I have lived in Chiang Mai, Thailand for 9 months and since living here have heard about the Wat Rong Khun in Chiang Rai. It is located 3 hours north of here in Chiang Rai, Thailand. I went on a trip to Chiang Rai several weeks back and wrote about it in the post titled, Things To Do In Chiang Rai.
During that trip I was able to visit Baan Dam in the morning and then travel to Wat Rong Khun in the afternoon. I rode a motorbike that I had rented to get to both places. Wat Rong Khun is located about 30K south of Chiang Rai proper.
It is very easy to get to if you are traveling via motorcycle. You can get there by taking the highway south and then make a right off the highway. The temple is within view once you turn-off the highway. There are signs in English and its location is very well documented.
It is a popular destination for tourists and Thais. The road beside the temple is congested with traffic and tour buses. Riding the motorcycle was advantageous as we were able to park next to the temple very easily. There are many food stalls and crafts being sold next to the temple which is fun to look at.
The temple does not have an entrance fee which is nice but the temple was very crowded when I was there. It is a Buddhist temple and has religious significance which is hopefully very obvious if you go there.
It is also important to be respectful and adhere to posted signage. For example, you cannot bring food or drink inside or near the temple. You need to be properly dressed by covering your shoulders and wearing shorts down to your knees. Based on the sign below, it was not clear why you cannot have an umbrella.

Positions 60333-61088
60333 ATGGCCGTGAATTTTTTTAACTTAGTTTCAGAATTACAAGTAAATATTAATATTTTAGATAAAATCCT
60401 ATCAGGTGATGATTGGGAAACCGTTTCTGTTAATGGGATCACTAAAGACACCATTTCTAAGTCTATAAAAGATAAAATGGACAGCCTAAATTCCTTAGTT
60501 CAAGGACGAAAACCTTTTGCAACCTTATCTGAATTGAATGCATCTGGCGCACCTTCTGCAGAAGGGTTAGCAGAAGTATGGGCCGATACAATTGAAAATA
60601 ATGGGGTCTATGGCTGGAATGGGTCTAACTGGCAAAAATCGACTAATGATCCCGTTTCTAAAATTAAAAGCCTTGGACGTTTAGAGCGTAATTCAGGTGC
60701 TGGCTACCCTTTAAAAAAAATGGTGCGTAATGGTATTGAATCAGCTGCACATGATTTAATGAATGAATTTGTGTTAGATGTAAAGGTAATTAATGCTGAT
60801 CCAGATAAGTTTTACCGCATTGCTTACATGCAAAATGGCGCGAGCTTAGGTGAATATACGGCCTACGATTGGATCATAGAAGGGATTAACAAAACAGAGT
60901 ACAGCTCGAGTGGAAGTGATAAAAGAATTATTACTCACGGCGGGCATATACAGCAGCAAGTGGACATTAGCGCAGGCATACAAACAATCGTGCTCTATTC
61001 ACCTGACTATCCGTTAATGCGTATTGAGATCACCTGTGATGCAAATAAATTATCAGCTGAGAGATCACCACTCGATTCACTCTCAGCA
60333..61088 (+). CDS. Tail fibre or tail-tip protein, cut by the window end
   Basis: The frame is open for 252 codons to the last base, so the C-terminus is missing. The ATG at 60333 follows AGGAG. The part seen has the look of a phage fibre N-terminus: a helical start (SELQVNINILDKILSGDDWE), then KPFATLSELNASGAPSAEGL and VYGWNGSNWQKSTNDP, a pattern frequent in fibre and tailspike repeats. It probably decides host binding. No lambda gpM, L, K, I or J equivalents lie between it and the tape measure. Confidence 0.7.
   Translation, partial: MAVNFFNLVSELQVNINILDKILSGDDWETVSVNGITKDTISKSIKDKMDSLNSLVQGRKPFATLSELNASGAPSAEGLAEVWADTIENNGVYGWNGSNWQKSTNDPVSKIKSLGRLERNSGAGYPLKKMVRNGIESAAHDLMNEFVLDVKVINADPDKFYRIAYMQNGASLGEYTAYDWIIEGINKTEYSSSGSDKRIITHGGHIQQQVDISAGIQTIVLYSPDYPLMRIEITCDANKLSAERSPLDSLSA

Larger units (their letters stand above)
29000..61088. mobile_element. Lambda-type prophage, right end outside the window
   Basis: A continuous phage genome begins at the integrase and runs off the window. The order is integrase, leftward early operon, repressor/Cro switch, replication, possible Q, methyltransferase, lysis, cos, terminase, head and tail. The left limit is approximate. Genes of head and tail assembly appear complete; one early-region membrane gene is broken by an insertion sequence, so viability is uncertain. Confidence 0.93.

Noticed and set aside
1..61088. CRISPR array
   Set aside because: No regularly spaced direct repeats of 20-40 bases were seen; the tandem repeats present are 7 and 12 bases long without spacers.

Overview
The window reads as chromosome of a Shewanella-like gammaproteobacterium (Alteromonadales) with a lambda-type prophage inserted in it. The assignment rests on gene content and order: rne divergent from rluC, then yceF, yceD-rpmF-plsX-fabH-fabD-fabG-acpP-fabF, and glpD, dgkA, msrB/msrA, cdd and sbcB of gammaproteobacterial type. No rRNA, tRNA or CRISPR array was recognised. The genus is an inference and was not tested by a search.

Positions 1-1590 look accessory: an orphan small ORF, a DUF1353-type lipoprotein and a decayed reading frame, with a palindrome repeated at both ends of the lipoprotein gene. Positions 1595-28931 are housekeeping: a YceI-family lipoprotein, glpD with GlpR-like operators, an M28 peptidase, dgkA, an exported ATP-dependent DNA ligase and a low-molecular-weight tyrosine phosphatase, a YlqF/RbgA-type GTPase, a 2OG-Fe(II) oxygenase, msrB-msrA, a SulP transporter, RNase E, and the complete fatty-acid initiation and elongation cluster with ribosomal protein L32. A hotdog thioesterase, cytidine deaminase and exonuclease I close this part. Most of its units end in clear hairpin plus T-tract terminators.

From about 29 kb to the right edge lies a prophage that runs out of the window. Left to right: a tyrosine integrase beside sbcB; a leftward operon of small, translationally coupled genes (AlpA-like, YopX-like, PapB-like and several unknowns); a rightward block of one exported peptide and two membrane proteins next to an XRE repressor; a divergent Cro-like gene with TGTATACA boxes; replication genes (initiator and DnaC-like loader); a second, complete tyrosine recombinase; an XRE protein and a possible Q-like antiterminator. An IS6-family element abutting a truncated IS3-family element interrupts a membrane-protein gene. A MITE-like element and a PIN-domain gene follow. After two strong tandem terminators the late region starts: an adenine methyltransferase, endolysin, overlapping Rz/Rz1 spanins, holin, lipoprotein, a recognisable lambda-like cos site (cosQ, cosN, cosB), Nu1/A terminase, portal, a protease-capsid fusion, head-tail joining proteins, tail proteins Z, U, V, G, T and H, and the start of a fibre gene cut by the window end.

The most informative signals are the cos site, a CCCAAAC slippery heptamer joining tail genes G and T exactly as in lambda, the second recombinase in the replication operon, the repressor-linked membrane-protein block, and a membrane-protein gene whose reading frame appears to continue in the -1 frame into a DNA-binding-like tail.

Wat Rong Khun Chiang Rai
The history of Wat Rong Khun is very impressive. By the end of the 20th century the temple was in need of serious renovation. Fortunately, a local artist in Chiang Rai decided to rebuild the temple with his own time and money. More information on the history can be found here.
Last year (2014) there was a big earthquake that rattled northern Thailand. This earthquake also did significant damage to the temple which was still evident when I visited. Learn more about the earthquake in this article by the bangkok post. I was really surprised that there had been limited clean-up and repairs of the temple. Based on the number of people that were visiting that day; if they charged a 20 Baht or 0.66USD entrance fee, they could have a new temple built by the end of the month.
Although the temple is damaged in certain areas, it is still very impressive and worth a visit. It features hand built architecture, dragons and other stunning details. There were some statues outside of the temple that were interesting to look at, demonizing smoking and drinking.